Her hand rested against his cheek, her touch gentle. “I never questioned your feelings, Mick. Not once. It was only your priorities that tore us apart for a while.”
“But we’re good now?”
“Better than good,” she said with a smile, then tweaked his nose. “Unless you do something to make me change my mind tonight.”
He laughed and set her on her feet. “Best behavior, I promise.” No matter what it cost him.


After the day she’d had, Laila wasn’t especially eager to spend the evening in a roomful of O’Briens, but her curiosity about how the family would react to Nell and Dillon’s romance won out. If nothing else, she could provide the couple with some backup if the environment was hostile. She probably had a clearer view of what it was like to be caught in the family headlights than anyone else, especially after today’s revelations.
Reluctantly, she agreed to walk to the pub with Matthew.
“Just so you understand that no one is to get the impression that we’re reconciled or that the plan is moving forward,” she warned.
“Message received,” he said, though there seemed to be a twinkle in his eye when he said it.
The light drizzle that had made the day damp and dreary had ended earlier, so the walk was pleasant. Inside the pub, there was a decided atmosphere of merriment. A fire was blazing in the hearth, and a band was already warming up with a promised repertoire of Irish tunes.
Mick had booked a private room that still allowed access to the pub’s main room. It, too, had a fire going, but in there the atmosphere was decidedly strained. Laila glanced around. There was no sign yet of Nell and her date.
“Where’s your grandmother?” she asked Matthew after surveying the roomful of O’Briens and their spouses and children.
“Probably waiting to make a grand entrance,” he said. “Or perhaps she came to her senses and decided to have dinner with Dillon somewhere else.”
“Nell’s no coward,” Laila chided.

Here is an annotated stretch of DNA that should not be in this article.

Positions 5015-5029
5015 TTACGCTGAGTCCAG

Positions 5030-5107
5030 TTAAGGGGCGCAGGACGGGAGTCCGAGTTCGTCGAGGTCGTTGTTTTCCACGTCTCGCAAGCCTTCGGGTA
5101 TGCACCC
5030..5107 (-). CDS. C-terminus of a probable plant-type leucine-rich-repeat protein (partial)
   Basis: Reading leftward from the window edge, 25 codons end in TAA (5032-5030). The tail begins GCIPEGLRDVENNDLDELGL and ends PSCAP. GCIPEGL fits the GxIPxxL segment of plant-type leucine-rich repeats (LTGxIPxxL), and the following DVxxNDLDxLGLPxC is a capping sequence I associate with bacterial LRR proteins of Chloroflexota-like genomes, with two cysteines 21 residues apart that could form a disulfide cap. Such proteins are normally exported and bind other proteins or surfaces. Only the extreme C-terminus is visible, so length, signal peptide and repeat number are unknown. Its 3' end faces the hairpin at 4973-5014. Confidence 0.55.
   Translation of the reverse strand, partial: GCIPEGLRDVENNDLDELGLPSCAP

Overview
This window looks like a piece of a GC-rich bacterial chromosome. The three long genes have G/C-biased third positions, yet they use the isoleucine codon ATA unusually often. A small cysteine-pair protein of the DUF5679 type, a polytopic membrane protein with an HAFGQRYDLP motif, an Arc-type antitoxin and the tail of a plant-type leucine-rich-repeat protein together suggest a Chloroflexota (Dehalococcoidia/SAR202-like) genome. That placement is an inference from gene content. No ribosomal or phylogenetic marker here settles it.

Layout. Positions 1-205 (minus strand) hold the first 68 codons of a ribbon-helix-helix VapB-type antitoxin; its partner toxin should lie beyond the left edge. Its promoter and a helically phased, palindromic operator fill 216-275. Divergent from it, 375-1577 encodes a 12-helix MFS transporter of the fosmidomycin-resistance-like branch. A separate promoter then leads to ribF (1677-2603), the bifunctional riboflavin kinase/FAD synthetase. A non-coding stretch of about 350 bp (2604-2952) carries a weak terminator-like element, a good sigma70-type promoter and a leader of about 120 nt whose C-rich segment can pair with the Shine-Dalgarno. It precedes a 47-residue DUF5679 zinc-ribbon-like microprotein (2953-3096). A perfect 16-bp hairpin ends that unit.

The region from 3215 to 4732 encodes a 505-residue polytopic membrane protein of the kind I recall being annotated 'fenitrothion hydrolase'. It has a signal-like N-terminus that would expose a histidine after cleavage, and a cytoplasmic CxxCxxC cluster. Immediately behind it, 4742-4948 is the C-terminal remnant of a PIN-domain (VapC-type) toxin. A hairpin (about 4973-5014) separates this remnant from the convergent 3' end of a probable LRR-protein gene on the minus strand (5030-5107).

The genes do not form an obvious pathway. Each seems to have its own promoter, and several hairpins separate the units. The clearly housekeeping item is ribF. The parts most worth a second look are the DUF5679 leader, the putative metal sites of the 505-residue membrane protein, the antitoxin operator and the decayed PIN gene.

“No, she’s not,” he agreed, then nodded toward the doorway. “There’s the happy couple now.”
Laila deliberately caught Nell’s eye and gave her an encouraging smile, then winked at Dillon. Both of them seemed to relax.
“Going over to the enemy?” Matthew whispered in her ear.
“I like Dillon,” she replied. “I thought you did, too.”
“I do. I’m just not sure how wise it is to make that clear with this crowd. I sense some hostility.”
Laila gave him a disgusted look and crossed the room. “Why don’t I take your coats?” she said cheerfully, since no one else had stepped forward.
Nell gave her a grateful smile. “Thank you, Laila.”
Susie rushed over to join them. “Hi, Gram. Mr. O’Malley.”
“It’s Dillon, please,” he said, giving her a warm smile.
“Let me take you over and introduce you to my parents,” Susie said. “Gram, maybe Laila can get you something to drink.”
“Of course,” Laila said at once. “What would you like?”
Nell’s gaze followed Susie and Dillon. “Perhaps I should go with him. I know the family’s divide-and-conquer tactics all too well.”
Laila smiled. “Dillon will win them over. I’ve no doubt of that. And Jeff and Jo aren’t the problem. Susie will see that they’re on his side, so there will be plenty of backup before Mick has his say.”
Nell nodded. “I suppose you’re right,” she said, though there was still a note of concern in her voice. “I’ll just keep a close eye on things. In the meantime, I believe I’d like a Bulmers cider if they have it. I have a feeling anything more alcoholic than that would be unwise tonight.”